The main opposition New Democratic Party (NDP) has welcomed Governor-General Dame Susan Dougan’s advice to Prime Minister Ralph Gonsalves that he lead an inclusive government.
However, the party’s president, Godwin Friday, said in a national address Wednesday night that the prime minister’s response suggests that he is unwilling to heed the call.
Friday said that Gonsalves’ Unity Labour Party (ULP) has become a minority government in its fifth term in office, having lost the majority vote, even as it now controls nine seats in the 15-member parliament, one more than in its fourth term.
“This minority government has resulted notwithstanding the widespread exploitation of state resources by the ULP to influence voters and the widespread buying of votes in key constituencies,” Friday said.
“Clearly these circumstances, including the meagre margins of the results at the recent polls and the unfavourable decisions in the final count in North Leeward, which gave the seat to the ULP candidate, cast a dark and growing shadow over the legitimacy of the new ULP government.”
He noted that at Gonsalves’ swearing in ceremony last Saturday, the Governor-General expressed her intention to support all and urged Gonsalves as prime minister to be inclusive in the way he governs.
“That is welcome advice. If nothing else, it should remind Dr. Gonsalves that after taking office, he should not continue with the politics of divide and rule, of victimisation based on partisan politics, and with the immoral exclusion of over half of our people from constructive engagement in the processes of governing and from sharing the benefits of our nation’s resources,” Friday said.
“Regrettably, from his responses, including references to ‘a cock-eyed notion of democracy’, and the blatantly false suggestion that he has always sought ‘to include the opposition at all levels’, there is little hope that this advice will be followed,” Friday said.
In his response to the governor-general at the ceremony, Gonsalves said:
“I have always sought to put my hand out in friendship and to include the opposition at all levels. Of course, there has to be recognition, always, that the reason why we are in government is because we won more seats and, therefore, it would be a cockeyed notion of democracy for anyone to think that by having a government that it must submit its agenda to those whom, when there was an argument, a discussion, different options put to the public and the public, the electorate chose one particular perspective and the perspective which they chose, the overall strategic direction is that offered by the Unity Labour Party and its leadership.”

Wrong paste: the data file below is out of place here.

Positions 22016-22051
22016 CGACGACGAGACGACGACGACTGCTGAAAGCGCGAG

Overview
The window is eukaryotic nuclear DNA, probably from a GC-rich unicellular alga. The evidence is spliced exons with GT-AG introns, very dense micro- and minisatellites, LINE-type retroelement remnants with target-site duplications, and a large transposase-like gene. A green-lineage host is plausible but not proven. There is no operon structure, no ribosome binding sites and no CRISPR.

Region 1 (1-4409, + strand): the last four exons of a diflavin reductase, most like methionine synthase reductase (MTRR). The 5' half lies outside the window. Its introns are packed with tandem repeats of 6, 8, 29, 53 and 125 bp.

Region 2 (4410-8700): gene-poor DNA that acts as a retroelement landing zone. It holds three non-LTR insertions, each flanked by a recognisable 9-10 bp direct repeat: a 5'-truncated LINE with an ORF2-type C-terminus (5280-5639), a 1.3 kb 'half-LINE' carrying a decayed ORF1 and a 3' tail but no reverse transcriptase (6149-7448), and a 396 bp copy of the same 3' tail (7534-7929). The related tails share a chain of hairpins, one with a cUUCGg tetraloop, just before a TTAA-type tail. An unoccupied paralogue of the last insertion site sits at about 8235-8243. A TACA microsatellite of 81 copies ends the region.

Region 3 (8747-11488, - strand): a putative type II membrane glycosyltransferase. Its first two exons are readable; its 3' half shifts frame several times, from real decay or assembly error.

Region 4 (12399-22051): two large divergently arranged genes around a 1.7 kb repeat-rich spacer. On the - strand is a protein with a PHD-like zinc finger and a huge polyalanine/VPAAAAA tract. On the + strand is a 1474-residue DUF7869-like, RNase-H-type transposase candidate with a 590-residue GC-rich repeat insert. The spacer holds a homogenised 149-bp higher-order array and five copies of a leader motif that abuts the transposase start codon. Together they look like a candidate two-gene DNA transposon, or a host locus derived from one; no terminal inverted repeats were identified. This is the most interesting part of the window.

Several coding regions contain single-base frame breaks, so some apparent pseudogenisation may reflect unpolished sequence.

Friday said that the circumstances in SVG demand hope, in all its aspects.
“And we will, by all proper means, at our disposal ensure that the majority voice of the people which the NDP now represents will not be silenced or marginalised. We will be heard and will insist on shaping the direction of our country’s future.”
He spoke of “the worsening cyst which continues to fester in our body politic.
“That is, Dr. Gonsalves and the ULP government’s continuing disregard for the rights of the three NDP teachers who contested elections in 2010 and his spiteful refusal to ensure that they receive from government what our court has said they are entitled to.
“On behalf of the majority of the people and my great party, I call on Dr. Gonsalves and the ULP government to end its ongoing victimisation of these patriotic Vincentians and obey the judgment of the court,” Friday said.
He said that in replying to the governor-general’s exhortations to be inclusive, Dr. Gonsalves “basically confirmed his intention to continue along the path of division and exclusion that he followed over the years”.
Friday said this is a far cry from the stance which Gonsalves and the ULP adopted in 1998, when his party won the popular vote and the NDP won the majority of the seats.
“At that time, they argued that:
‘The ULP acknowledges that Saint Vincent and the Grenadines has a first-past-the-post electoral system and that in a narrow legal sense, the NDP has the right to be called upon to form the government for the time being. But politics and good governance have always been more than narrow legalisms. A truly functioning democracy demands that the consent of the governed, that is, the consent of real flesh-and-blood voters, be obtained. Fifty-five percent of the voters have stated unequivocally that they do not want to be ruled by the NDP’” Friday said.
“At that time, the ULP called for dialogue with the NDP aimed at working out an interim arrangement pending fresh elections, which they proposed should take place within six months. They appealed to the Christian Council, the Chamber of Commerce and other social partners to act as brokers in the negotiation process.
“But when Ralph Gonsalves became leader of the ULP in December 1998, he refused any form of co-operation with the NDP government, not even to attend official functions, including the welcoming of a foreign head of state and the ULP vowed to make the country ungovernable.
“This situation led to the so-called ‘road block revolution’ and ultimately to the shortening of the constitutional term of the NDP government,” Friday said.
“This historical experience is useful for context and consistency,” he further stated.